Julia Louis-Dreyfus

E is for Enough Said (2013)

Divorced masseuse Eva (Julia Louis-Dreyfus) is slowly coming to terms with her daughter leaving to go to college when she meets Albert (James Gandolfini). As they’re getting to know one another she discovers that he’s her new friend and client Marianne’s (Catherine Keener) ex-husband.

Enough Said is one of those wonderfully simple but effective films that feels very real and rather cosy. With its ninety-minute runtime it develops its main characters (and its side characters) very well and shows their messy sides as well as their good sides. Enough Said could’ve been a bit trite but thanks to the performance from Louis-Dreyfus and Gandolfini and a script that knows how to balance the absurd with heartfelt moments, it really works.

Eva is a nice woman but she’s in need of connections. While it’s clear she loves her daughter and is sad about her moving away, she’s so caring that she also takes her daughter’s best friend under her wing. This causes tension between the friends, and the mothers and daughters, but Eva is a bit too oblivious to see that to begin with.

While the focus of Enough Said is the blossoming romance between Eva and Albert and how she then learns about all his negative traits from his ex-wife, it’s good that her daughter still plays a big part in her life, as does her friends (played by Toni Collette and Ben Falcone). It makes Eva feel like more of a real person with a real, lived-in life.

It’s also nice to see a story about post-divorce life and dating and all the things that come with that. Co-parenting and having to still talk to your ex even if you don’t like them anymore because of your child, and having to deal with new stepparents too. Plus, these characters have all lived a life and are at an age where romantic partners might not be the idealised versions one might dream of but that’s OK.

There’s a seen in Enough Said that reminded me of the big reveal in Crazy Stupid Love though only in the fact that a bunch of characters were finally together and secrets were revealed. In Enough Said it’s awkward and uncomfortable as they are finally on the same page and some characters are justifiably hurt. It’s not the hysterical farce of Crazy Stupid Love (which I do love and think is one of the funniest scenes on film ever) but this more understated dramatic reveal works brilliantly here.

Enough Said is the best kind of movie for grownups. It’s funny, sweet and realistic and it’s just a lovely film where the relationships are believable and the chemistry is suitably awkward yet nice. 4/5.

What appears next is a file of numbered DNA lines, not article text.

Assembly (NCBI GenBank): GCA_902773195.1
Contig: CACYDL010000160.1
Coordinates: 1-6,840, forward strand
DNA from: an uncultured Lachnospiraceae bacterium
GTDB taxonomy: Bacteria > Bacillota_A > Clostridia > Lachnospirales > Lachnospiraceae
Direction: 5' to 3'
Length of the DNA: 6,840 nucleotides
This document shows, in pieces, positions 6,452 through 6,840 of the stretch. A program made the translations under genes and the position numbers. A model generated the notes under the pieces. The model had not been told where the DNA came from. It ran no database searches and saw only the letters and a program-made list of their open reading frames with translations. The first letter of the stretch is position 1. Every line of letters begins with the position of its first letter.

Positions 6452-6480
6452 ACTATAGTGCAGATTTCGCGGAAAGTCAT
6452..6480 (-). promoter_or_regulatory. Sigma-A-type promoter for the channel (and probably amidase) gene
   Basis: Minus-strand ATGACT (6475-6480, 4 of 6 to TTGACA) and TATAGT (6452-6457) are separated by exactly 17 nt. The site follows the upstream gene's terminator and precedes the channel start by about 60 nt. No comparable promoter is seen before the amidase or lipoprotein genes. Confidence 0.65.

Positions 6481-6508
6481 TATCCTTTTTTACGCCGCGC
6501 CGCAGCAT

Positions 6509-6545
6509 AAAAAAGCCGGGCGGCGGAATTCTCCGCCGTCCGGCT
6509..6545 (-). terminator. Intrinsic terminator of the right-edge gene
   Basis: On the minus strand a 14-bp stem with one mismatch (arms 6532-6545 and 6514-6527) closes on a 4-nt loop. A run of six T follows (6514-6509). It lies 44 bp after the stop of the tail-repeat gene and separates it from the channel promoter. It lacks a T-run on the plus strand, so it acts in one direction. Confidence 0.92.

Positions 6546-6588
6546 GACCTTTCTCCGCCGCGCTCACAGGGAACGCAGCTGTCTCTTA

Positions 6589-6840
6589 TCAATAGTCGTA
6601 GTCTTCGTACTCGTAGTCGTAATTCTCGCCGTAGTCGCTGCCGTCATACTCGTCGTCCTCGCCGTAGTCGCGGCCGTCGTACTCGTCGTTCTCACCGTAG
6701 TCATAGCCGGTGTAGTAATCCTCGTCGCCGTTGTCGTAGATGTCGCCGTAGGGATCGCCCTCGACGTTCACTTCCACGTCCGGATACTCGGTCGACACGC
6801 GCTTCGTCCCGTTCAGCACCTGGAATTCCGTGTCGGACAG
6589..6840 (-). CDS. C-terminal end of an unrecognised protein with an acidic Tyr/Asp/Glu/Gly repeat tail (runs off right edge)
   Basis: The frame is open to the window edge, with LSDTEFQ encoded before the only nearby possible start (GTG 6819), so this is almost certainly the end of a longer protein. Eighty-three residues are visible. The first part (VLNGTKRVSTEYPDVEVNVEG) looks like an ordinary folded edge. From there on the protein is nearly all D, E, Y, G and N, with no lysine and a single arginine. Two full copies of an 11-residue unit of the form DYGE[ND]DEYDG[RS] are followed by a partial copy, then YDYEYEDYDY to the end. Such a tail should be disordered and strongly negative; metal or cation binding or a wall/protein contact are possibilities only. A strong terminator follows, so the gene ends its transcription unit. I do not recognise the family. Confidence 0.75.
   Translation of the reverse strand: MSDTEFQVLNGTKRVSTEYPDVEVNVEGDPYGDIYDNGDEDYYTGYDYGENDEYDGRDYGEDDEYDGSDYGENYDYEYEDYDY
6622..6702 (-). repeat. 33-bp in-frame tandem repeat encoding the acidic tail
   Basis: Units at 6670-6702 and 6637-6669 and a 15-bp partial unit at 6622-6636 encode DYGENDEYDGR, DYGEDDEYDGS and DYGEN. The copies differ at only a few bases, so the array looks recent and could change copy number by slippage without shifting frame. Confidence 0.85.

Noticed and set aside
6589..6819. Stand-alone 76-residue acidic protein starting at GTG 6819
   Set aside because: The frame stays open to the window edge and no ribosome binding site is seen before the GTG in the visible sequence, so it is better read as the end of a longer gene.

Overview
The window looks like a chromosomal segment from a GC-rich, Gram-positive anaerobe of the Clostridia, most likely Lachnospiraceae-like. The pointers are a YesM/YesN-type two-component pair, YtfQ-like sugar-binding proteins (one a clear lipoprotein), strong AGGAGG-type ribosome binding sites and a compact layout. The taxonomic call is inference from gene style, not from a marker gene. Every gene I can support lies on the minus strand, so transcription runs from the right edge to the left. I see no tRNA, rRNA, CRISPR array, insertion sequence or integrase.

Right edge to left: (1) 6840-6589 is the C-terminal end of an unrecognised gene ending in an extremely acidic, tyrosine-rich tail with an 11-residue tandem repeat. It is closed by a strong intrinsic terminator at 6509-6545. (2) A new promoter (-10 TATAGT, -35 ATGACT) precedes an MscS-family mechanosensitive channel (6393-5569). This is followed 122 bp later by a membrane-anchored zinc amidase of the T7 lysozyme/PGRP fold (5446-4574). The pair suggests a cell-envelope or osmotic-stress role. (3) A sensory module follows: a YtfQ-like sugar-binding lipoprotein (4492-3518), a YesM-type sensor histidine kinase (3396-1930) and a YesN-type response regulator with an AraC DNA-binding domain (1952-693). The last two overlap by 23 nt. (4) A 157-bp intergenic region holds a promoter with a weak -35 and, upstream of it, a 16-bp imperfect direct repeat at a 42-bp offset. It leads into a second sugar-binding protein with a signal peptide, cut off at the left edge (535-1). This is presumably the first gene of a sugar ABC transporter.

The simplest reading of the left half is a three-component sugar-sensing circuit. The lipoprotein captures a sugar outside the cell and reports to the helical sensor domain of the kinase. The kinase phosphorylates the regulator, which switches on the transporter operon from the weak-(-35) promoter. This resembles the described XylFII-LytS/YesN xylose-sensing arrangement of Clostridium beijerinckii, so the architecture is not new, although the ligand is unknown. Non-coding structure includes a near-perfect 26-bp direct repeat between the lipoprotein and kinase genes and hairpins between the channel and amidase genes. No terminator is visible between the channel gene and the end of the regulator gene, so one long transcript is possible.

REVIEW: Onward (2020)

When Ian (Tom Holland) turns sixteen, his mum (Julia Louis-Dreyfus) gives him a gift left to him and his older brother Barley (Chris Pratt) by their late father. When the magic spell their dad left them goes awry, the two brothers have to go on a quest to finish the spell so they can bring him back to spend a day with him.

The world the characters inhabit is one where magical, mythical creatures have forgotten about magic, and instead have evolved to be like us, using cars and electricity and the latest gadgets. Ian and his family are elves (though to be honest I wasn’t sure what they were supposed to be until a character referred to them as elves) and there’s centaurs, ogres, pixies, unicorns and everything else you could imagine. A Manticore (voiced by Octavia Spencer) is very funny and a spin off all about her would be welcomed.

The character dynamics are good, especially the relationship between Ian and Barley. People who have a close sibling relationship, especially with an older brother, are likely to appreciate it a lot. However, when there’s conflict between them, it’s resolved very quickly, and it doesn’t leave enough time for the things they say to one another to really sink in or have much of a consequence.

However, while this pseudo-magical world is interesting, it’s not fully utilised for the first half of the film. It’s a great setting and a great what-if scenario but it’s never explored to its full potential. While naturally characters and their relationships should take priority, the world they inhabit should have more of an impact on them than this world does. The animation in Onward is beautiful and the action-packed finale is entertaining, but what got the characters to that point was a bumpy ride.

Onward is sweet and fun but it lacks both the magical spark a story like this really should have, and that spark of Pixar magic Pixar films usually have as well. 3/5.